Winston Groom, author of Forrest Gump as well as many other best sellers, released last year a factual account of three famous pilots; Eddie Rickenbacker, Jimmy Doolittle and Charles Lindbergh. Titled The Aviators, Groom’s book is a fascinating read, especially for those of us who enjoy flight and participate in the adventure of being aloft. As well as most of us know the stories of those famous flyers, there is more to learn and much to admire. I am impresses by the discipline exhibited by each of Groom’s subjects. Each believed strongly in the value of aviation and the role this form of transportation would play in the development of our nation.
While Groom offers many interesting vignettes of those three famous men, one involving Eddie Rickenbacker in particular resonated with me. Emerging from World War I as the leading US “ace” with 26 enemy aircraft downed, he continued in aviation and eventually became an unstoppable force within the emerging airline industry as long-time head of Eastern Airlines. Rickenbacker was too old to be a military aviator when the US entered WWI, however. He obtained his chance to fly through the intervention of aviation pioneer Colonel (soon to be General) Billy Mitchell, the officer Eddie served as an enlisted man assigned to be Mitchell’s personal driver during the initial US efforts in war. Those who wish to fly do not take no for an answer.
The initial exploits of Rickenbacker, Doolittle and Lindbergh took place during a dozen or so years when the world seemed fascinated with flight. Prior to Lindbergh’s New York to Paris nonstop crossing of the Atlantic in 1927, the public looked on aviation as the stuff of thrill seekers and daredevils—fun to watch, but of little practical value. Post Lindbergh’s historic feat, the public’s attitude transitioned from awed observer to anxious participant. People wanted to be pilots, and the press wrote about airplanes becoming almost commonplace. Everyone, it seemed, wanted to fly.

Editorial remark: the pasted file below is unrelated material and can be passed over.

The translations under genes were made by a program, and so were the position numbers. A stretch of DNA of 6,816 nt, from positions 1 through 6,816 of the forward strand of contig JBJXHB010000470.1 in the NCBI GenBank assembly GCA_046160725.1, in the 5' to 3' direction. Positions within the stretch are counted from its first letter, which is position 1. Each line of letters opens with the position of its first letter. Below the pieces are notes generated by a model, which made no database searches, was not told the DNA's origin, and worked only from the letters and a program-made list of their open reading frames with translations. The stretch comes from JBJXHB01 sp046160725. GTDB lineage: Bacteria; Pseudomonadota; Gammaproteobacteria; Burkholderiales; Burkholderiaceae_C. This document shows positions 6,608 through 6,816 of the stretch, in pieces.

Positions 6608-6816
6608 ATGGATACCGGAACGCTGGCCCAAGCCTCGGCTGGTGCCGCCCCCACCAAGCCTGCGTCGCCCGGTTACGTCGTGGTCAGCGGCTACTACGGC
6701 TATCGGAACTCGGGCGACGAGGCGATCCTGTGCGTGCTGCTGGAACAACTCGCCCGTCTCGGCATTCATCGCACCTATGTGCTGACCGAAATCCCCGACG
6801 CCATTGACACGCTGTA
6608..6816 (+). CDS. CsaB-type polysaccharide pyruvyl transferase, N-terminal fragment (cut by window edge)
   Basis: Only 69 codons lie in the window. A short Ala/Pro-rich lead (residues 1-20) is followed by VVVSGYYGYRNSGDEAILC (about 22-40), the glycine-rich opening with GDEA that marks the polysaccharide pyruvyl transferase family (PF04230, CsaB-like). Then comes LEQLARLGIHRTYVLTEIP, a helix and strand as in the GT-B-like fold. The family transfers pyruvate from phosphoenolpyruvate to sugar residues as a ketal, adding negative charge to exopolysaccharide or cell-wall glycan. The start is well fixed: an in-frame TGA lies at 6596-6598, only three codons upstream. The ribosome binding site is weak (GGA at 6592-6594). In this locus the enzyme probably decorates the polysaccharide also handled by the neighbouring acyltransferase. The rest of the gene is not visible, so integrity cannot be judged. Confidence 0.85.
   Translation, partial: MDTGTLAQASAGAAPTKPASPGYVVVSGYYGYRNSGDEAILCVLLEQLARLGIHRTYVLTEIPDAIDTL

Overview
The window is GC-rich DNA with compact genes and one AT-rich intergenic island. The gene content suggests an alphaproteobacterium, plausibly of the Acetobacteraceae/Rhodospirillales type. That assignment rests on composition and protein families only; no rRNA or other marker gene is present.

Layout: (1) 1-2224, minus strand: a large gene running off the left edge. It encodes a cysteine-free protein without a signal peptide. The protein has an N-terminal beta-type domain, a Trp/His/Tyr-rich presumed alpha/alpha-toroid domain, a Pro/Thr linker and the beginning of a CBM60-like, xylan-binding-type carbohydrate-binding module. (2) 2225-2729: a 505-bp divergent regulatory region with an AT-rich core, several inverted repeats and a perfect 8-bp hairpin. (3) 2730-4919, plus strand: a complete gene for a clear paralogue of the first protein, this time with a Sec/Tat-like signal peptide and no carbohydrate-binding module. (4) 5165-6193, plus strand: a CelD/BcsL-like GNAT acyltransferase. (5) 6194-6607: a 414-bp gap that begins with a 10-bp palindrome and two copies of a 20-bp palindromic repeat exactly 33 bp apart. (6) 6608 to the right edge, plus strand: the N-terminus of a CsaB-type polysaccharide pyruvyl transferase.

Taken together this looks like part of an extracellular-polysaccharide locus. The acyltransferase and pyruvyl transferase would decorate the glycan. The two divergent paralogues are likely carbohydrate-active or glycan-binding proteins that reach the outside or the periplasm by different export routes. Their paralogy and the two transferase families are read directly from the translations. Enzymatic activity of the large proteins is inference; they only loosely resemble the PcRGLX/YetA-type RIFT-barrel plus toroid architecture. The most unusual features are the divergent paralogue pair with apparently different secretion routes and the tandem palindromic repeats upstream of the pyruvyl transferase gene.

In the 1930s, reality and the Great Depression combined to inhibit the dream of everyman becoming a pilot. Post World War II, when thousands of servicemen returned home with belief in the importance of air power, the dream of a robust private aviation movement was renewed. During the first two years following WWII, well over 30,000 light aircraft were produced. By 1950, the production of small GA aircraft was down to a few thousand, and they were not selling.
Realizing the dream—and the potential—of private flying is still within our grasp. Being able to fly from A to B in a straight line and at two to four times the speed of today’s automobiles is a capability of great value, whether the trip is for business or pleasure. As a community of private aviators, however, we need to address the factors that prevent the dream from being a reality.
Costs will come down only if the number of people participating in General Aviation increases. Even the most basic automobile would cost considerably more than a new Bonanza if they were sold to as few people as purchase light aircraft today.
Learning to fly can be made simpler and more effective through innovative use of simulators and computerized training aids. Perhaps talented organizers can apply their insights to create club programs were costs can be shared and participants can enjoy the comradeship of likeminded aviators.
Through training that provides competence and justifiable confidence, private pilots can use GA aircraft safely and efficiently for personal business and pleasure. Pioneers such as those described in The Aviators demonstrated the value of believing in the value of aviation and living their convictions.
The opinions expressed by the bloggers do not reflect AOPA’s position on any topic.